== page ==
Breakthrough in Data Storage: Diamond's Record Data Density

Scientists at the City University of New York (CUNY) have achieved a groundbreaking advancement in data storage technology by utilizing diamond, enabling record data density down to a single atom.

Overcoming Diffraction Limits with Diamond

Optical memory technologies often face limitations in writing fine data due to laser beam diffraction. CUNY researchers discovered a method to surpass these limitations using diamond as a storage medium.

Controlling Color Centers for Precision

Researchers control the electrical charge of color centers using a narrow-band laser and cryogenic conditions. This precise control allows for writing and reading data at a finer level than was previously achievable.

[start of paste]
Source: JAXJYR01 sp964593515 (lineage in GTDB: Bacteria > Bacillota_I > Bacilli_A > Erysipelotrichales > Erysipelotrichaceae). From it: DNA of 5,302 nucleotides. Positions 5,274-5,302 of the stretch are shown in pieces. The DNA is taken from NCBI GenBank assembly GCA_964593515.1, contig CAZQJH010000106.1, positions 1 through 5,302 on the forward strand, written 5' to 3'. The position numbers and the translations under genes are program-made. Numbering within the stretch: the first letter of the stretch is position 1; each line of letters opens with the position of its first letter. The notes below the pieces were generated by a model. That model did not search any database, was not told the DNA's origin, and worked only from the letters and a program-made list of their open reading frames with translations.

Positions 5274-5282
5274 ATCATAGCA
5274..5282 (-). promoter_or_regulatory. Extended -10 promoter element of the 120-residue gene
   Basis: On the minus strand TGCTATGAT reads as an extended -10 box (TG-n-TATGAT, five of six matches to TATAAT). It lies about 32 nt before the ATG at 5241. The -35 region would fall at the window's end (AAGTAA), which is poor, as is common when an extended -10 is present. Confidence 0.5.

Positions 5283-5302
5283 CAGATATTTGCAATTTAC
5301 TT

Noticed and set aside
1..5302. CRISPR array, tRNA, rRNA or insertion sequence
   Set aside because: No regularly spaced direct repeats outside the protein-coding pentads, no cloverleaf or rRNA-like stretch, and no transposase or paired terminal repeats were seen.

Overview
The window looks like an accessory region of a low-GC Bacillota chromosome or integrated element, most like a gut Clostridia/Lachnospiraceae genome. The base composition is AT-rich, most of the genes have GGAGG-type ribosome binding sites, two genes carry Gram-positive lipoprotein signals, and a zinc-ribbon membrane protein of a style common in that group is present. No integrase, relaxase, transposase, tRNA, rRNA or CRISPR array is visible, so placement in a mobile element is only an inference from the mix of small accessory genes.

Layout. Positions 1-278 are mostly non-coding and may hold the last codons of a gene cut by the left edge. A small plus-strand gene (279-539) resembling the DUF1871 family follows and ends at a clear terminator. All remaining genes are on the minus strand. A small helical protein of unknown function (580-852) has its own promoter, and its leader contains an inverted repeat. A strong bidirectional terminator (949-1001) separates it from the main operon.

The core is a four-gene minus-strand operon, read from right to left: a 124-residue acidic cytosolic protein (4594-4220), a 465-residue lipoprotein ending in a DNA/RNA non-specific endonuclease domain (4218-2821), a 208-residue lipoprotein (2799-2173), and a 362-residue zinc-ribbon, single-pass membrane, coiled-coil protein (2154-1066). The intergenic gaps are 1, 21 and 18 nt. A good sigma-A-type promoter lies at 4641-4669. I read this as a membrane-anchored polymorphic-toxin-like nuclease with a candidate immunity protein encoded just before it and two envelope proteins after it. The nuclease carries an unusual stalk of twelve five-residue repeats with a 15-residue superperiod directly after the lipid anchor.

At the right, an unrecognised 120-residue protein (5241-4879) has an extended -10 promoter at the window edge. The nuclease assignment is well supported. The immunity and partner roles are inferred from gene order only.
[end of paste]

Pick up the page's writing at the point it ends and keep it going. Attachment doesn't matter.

Multicolor Approach for Higher Data Density

Different wavelengths of light are used to write data to color centers closer together than the diffraction limit allows. This approach enables three times more data storage in one region, alternating between different colors.

Achieving 25 GB per Square Inch

In tests, the researchers successfully imprinted 12 different images at different frequencies in the same spot. This resulted in a remarkable data density of 25 GB per square inch, equivalent to a standard single-layer Blu-Ray disc

Reversible Data Storage: Write, Erase, Rewrite

The technique is reversible, allowing for the writing, erasing, and rewriting of data as needed. This flexibility enhances the practical applications of the breakthrough.

Expanding Beyond Diamond

Researchers believe that with further development, the breakthrough could be applied to other materials. Potential to operate at room temperature, eliminating the need for cryogenic conditions.